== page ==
Holiday greenery and Christmas trees bring joy throughout the season, but they can also hide dangerous hitchhikers. Diseases and invasive species can make their way into our landscapes on trees and boughs brought into Minnesota from other states.

To protect our environment, the State of Minnesota is asking residents to properly dispose of greenery and trees after the holiday season.

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  • The best option is to use a curbside tree collection or bring trees to a designated drop-off site. Check with your waste hauler, city, or county to see what services are offered in your area. The Minnesota Pollution Control Agency has a map of yard waste compost locations; contact locations directly to see if they accept trees and greenery.
  • Do not toss trees and greenery into your backyard woods or residential compost pile, which can spread the invasive species or disease.
  • Wreaths and other decorative greens can be disposed in trash cans.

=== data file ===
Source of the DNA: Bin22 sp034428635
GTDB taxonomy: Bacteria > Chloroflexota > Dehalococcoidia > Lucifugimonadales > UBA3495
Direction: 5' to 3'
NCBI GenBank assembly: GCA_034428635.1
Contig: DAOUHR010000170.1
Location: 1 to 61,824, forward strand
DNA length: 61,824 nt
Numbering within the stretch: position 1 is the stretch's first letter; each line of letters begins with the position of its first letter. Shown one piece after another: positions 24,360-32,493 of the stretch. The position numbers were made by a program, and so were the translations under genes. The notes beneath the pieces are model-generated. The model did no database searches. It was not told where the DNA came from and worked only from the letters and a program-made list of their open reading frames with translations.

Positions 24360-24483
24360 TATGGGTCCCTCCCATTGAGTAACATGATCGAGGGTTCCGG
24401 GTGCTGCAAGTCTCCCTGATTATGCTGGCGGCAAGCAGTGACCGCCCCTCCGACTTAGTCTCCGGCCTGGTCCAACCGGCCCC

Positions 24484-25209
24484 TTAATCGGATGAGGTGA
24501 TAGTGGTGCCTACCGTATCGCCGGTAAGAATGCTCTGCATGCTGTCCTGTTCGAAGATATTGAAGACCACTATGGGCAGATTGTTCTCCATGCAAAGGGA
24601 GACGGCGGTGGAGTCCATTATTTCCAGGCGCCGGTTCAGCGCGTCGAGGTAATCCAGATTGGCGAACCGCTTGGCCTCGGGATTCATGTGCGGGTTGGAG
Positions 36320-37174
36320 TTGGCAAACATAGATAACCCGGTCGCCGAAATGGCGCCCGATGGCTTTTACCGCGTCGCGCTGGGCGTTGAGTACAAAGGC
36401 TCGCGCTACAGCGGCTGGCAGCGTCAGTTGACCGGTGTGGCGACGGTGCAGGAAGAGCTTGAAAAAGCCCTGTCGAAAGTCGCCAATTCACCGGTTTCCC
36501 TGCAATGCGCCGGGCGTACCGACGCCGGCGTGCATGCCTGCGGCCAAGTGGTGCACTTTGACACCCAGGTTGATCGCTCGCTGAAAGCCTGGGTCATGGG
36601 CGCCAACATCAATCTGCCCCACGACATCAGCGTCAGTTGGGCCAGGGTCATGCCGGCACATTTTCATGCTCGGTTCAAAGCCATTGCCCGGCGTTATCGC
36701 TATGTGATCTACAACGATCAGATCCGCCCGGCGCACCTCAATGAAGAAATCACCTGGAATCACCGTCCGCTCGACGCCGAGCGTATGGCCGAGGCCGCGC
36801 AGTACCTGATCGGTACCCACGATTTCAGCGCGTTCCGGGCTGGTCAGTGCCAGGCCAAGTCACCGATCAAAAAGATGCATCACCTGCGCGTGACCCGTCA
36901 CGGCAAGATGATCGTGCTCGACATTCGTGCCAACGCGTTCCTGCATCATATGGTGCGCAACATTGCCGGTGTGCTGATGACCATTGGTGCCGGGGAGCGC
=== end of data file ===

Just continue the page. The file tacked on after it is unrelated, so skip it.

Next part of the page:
• If your city or county does not have an organized pick-up or drop-off, the last resort is to burn the greens. Always check fire danger conditions and burning restrictions before burning and follow local ordinances.

Invasive Pests Can Hitchhike on Festive Foliage

Pests of concern include elongate hemlock scale, a small insect established in the eastern U.S. where many decorative Fraser firs are grown. Feeding damage from this invasive insect can cause the needles of hemlocks, firs, and spruces to yellow and prematurely drop.

Also, boxwood blight, a fungal disease, and Oriental bittersweet, an invasive noxious weed, sometimes found on wreaths and centerpieces, can endanger native trees and other landscaping.

If you suspect your greenery or tree may be infested with an invasive insect or disease, contact the MDA’s Report a Pest line at 1-888-545-6684,, or through the online reporting form.

LOOK: 25 over-the-top Christmas displays from across America

To help get everyone in the mood for the upcoming holiday season, Stacker compiled a list of some of the most over-the-top Christmas displays across America.

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